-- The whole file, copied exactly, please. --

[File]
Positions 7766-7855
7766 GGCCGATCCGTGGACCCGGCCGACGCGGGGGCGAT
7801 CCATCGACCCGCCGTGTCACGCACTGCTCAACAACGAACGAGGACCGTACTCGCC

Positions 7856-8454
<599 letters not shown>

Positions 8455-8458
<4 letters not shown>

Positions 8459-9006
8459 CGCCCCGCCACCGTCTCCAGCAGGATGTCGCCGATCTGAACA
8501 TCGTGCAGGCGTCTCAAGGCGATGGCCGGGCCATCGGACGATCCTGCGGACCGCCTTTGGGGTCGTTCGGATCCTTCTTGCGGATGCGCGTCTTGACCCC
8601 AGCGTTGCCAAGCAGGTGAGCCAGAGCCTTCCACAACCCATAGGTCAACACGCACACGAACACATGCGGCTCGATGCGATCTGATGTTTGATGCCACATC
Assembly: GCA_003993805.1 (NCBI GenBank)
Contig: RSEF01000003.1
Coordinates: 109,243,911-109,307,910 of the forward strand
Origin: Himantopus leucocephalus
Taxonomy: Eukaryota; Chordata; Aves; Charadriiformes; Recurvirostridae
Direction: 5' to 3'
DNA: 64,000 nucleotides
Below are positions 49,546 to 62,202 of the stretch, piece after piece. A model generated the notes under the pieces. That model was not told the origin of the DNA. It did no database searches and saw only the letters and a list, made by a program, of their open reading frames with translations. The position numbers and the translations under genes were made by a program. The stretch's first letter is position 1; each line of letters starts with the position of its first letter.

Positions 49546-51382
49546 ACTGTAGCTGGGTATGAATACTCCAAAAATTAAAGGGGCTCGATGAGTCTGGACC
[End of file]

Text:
Positions 7766-7855
7766 GGCCGATCCGTGGACCCGGCCGACGCGGGGGCGAT
7801 CCATCGACCCGCCGTGTCACGCACTGCTCAACAACGAACGAGGACCGTACTCGCC

Positions 7856-8454
<599 letters not shown>

Positions 8455-8458
<4 letters not shown>

Positions 8459-9006
8459 CGCCCCGCCACCGTCTCCAGCAGGATGTCGCCGATCTGAACA
8501 TCGTGCAGGCGTCTCAAGGCGATGGCCGGGCCATCGGACGATCCTGCGGACCGCCTTTGGGGTCGTTCGGATCCTTCTTGCGGATGCGCGTCTTGACCCC
8601 AGCGTTGCCAAGCAGGTGAGCCAGAGCCTTCCACAACCCATAGGTCAACACGCACACGAACACATGCGGCTCGATGCGATCTGATGTTTGATGCCACATC
Assembly: GCA_003993805.1 (NCBI GenBank)
Contig: RSEF01000003.1
Coordinates: 109,243,911-109,307,910 of the forward strand
Origin: Himantopus leucocephalus
Taxonomy: Eukaryota; Chordata; Aves; Charadriiformes; Recurvirostridae
Direction: 5' to 3'
DNA: 64,000 nucleotides
Below are positions 49,546 to 62,202 of the stretch, piece after piece. A model generated the notes under the pieces. That model was not told the origin of the DNA. It did no database searches and saw only the letters and a list, made by a program, of their open reading frames with translations. The position numbers and the translations under genes were made by a program. The stretch's first letter is position 1; each line of letters starts with the position of its first letter.

Positions 49546-51382
49546 ACTGTAGCTGGGTATGAATACTCCAAAAATTAAAGGGGCTCGATGAGTCTGGACC